We often talk about the importance of connecting research with practice. With that in mind, we recently spoke with our Director of Research, Medha Tare, and our Director of Practitioner Partnerships, Jessica Jackson, about what the Learner Variability Project (LVP) is doing to strengthen that bond for teaching and learning in both brick-and-mortar schools and online environments.
Why is it so important to have a strong research base to our web app, the Learner Variability Navigator (LVN), and its factors of learning?
Medha: Our website serves an important function of addressing the long-standing research-practice gap where a lot of evidence exists on how to support learners who have different needs, but it often goes unread or unused by practitioners. The different factors that we know impact learning encompass the whole child—not just their math and literacy skills but also their cognitive abilities, social-emotional states, and their personal background. All of these factors interact to impact a child’s readiness to learn when they come into the classroom. Bringing that research together can raise awareness of how to teach the whole child.
We’ve found in our national survey, Learning in the 21st Century: How the American Public, Parents, and Teachers View Education Priorities and How to Achieve Them, that only half of teachers rely on research to inform their practice. What do you think could be the reason they rate it lower than peers and instinct?
Jessica: It really comes down to context and accessibility. Whenever I’ve introduced a new strategy to a teacher, usually the first thing they want to know is will it work for their students, in their classroom, in their context. Knowing which strategies are research-based is one thing, but applying those strategies successfully can be a complex process with many variables to consider. Navigating those variables successfully comes with experience, which is why teachers often rely on their own experience and that of their esteemed peers.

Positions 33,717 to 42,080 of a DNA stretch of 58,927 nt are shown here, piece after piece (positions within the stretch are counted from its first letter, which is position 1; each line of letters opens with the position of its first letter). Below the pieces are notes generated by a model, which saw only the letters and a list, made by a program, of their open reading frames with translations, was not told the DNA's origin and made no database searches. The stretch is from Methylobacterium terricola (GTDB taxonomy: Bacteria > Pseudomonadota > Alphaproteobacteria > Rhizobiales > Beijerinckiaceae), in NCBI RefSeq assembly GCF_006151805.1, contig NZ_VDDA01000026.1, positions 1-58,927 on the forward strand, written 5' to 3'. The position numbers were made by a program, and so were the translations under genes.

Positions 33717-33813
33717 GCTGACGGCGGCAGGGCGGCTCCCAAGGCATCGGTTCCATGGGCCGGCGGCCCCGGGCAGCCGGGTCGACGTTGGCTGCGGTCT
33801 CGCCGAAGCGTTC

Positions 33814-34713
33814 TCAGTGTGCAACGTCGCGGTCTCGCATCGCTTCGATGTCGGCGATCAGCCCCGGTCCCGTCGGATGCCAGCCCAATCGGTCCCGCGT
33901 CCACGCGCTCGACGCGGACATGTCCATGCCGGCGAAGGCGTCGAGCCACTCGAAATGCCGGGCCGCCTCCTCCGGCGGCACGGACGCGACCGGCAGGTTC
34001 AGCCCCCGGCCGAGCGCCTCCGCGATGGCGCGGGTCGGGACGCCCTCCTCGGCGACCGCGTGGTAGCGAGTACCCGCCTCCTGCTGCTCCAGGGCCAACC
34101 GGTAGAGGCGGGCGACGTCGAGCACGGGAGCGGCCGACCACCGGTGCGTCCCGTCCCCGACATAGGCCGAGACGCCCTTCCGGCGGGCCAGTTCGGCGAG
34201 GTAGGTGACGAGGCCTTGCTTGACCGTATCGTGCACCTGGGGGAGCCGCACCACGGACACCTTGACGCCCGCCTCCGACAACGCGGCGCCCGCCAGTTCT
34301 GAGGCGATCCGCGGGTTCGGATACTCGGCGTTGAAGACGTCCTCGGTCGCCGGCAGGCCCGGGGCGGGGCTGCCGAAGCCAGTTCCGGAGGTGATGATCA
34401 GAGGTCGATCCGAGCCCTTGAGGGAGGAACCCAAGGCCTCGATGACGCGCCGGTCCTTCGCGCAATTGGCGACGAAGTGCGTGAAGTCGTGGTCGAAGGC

However, research can be such a vital part of ensuring that teachers are making informed decisions and can give them insight into why some strategies may work better for some students. Yet, for most teachers, research is not very accessible and they don’t have time to comb through Google Scholar when they have a stack of papers waiting to be graded. Teachers are some of the busiest, hardest-working people I know; they need the latest research at their fingertips. That is why the Learner Variability Navigator is such a great resource for educators!
We’ve recently seen COVID-19’s devastating impact on school-based learning, and how a renewed drive to improve digital learning experiences for teachers and their students has emerged. What are the critical factors to consider when we create online professional learning experiences designed to help teachers engage in digital learning?
Jessica: As noted in our national survey, teachers rely on their experiences to make instructional decisions, so designing professional learning opportunities provides them new experiences to reflect and consider. It’s therefore critical that online professional learning opportunities exemplify best practices on how to use technology to engage, enhance, and extend learning. Dr. Liz Kolb’s Triple E Framework provides a rubric as well as the research behind why each component matters for supporting learning.